How to clean your cast iron cookware
Cast iron pans are great for cooking but when it comes to cleaning them there seems to be a bit of confusion. The two main schools of thought are:
“I know I shouldn’t use soap and water, but I’ll use just a bit anyway.”
“I just won’t clean it at all.”
The problem with soap and water is that neither are friends with grease, which is essentially what the seasoning of cast iron cookware consists of. Even just a little bit strips the surface and means that food will begin to stick to the pan. Cast iron is a porous substance so it’s also possible that your next meal will contain a little soap. This is the reason why separate pans are usually reserved for meat and fish. People with severe allergies should bear this in mind as even a clean pan will most likely still contain allergens.
In the same vein, you should avoid cooking acidic foods on cast iron (e.g. tomato, pineapple) as they will also strip the seasoning.
So is it better to just not clean it at all?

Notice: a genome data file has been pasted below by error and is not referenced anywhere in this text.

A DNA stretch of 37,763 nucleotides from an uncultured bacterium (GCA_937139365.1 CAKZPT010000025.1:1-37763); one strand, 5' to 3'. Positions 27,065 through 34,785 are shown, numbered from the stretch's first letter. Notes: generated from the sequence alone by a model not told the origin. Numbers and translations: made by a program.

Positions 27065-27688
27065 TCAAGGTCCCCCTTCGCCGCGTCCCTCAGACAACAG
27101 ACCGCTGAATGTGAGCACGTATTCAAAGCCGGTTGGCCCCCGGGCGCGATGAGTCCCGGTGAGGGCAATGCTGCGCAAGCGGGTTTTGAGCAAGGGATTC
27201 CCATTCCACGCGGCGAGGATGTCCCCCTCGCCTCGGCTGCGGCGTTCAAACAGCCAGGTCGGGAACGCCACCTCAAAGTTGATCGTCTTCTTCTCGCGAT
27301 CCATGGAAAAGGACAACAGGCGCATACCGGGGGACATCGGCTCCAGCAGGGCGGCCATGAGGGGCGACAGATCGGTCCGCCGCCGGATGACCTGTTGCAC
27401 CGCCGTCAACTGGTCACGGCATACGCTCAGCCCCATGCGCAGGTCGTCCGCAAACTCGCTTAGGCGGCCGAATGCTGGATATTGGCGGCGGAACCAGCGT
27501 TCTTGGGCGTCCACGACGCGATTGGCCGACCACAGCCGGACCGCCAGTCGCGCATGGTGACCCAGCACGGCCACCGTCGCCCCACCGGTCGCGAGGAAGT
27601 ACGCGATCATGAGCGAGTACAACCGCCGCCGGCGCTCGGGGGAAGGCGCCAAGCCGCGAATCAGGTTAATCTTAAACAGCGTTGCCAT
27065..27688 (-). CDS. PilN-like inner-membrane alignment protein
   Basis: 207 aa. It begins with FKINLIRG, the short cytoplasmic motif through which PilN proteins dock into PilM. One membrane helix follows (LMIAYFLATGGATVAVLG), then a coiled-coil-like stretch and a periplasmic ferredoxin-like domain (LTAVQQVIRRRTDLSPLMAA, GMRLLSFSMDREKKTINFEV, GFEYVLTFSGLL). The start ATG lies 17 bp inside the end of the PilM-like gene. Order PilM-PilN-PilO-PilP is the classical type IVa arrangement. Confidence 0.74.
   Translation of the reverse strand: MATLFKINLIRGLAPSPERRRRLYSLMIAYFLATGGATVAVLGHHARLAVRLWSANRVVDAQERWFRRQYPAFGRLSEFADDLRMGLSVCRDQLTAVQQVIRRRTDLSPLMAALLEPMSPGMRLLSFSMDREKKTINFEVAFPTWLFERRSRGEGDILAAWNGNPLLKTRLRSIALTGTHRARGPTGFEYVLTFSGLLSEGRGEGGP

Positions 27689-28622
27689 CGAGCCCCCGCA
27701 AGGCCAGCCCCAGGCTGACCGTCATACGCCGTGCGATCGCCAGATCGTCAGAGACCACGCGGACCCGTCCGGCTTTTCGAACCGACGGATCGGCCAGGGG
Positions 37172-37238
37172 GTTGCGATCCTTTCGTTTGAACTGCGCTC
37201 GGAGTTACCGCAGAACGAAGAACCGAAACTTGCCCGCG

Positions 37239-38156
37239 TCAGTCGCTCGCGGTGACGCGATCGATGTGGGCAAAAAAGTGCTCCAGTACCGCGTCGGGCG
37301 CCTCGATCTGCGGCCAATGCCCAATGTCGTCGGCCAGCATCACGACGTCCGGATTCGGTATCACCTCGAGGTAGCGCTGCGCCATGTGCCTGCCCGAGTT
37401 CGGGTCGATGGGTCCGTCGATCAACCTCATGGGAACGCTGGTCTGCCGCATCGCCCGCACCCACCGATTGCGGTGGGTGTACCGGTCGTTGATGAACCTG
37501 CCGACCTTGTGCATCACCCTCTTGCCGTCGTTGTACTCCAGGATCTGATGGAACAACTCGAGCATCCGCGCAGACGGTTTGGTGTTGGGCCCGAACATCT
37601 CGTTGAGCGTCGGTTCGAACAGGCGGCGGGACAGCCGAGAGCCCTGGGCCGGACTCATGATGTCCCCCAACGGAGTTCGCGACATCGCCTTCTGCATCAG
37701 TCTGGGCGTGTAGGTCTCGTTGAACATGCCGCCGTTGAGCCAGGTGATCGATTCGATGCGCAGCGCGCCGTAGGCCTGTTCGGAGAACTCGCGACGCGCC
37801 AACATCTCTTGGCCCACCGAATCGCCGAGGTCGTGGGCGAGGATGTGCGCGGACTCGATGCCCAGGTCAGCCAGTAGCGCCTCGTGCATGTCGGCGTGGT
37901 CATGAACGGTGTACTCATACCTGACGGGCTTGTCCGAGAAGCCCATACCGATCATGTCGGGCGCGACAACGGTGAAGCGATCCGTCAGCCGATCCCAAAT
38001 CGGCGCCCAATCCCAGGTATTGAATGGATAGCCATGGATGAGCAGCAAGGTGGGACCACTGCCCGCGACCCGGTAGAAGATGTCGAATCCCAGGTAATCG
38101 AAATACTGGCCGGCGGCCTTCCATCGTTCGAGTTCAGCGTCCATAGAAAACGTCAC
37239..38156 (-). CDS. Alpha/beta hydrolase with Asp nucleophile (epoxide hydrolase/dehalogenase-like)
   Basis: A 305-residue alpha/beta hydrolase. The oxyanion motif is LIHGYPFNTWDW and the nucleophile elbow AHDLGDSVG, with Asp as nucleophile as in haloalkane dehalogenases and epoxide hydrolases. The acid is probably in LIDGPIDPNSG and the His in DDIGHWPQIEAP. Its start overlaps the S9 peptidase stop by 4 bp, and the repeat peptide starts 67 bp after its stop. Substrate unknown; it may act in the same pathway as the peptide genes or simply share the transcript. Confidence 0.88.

The problem here is that little bits of food will start to build up on the surface over time, making it uneven and causing the food being cooked to stick. Eventually little bits of this burnt on food will begin to chip off and you may notice that your cooking is full of little black dots. These dots are carcinogenic and not something you want to be eating on a regular basis.
So what is the best way?
The best way to clean your old-fashioned cast iron cookware is with an old-fashioned ball of steel wool, and a bit of salt to help. When you’re done cooking and you’ve scraped the pan empty, let it dry for a bit. Then pour on a good tablespoon or so of salt, break out the steel wool and start scrubbing. Most of the salt will get caught in the steel wool but remember to empty out the bits that don’t. It’s also a good idea to finish by giving the pan a wipe down with a dry cloth or paper towel.
Clean pan, surface intact, ready to go again!
All images © LK Hattinen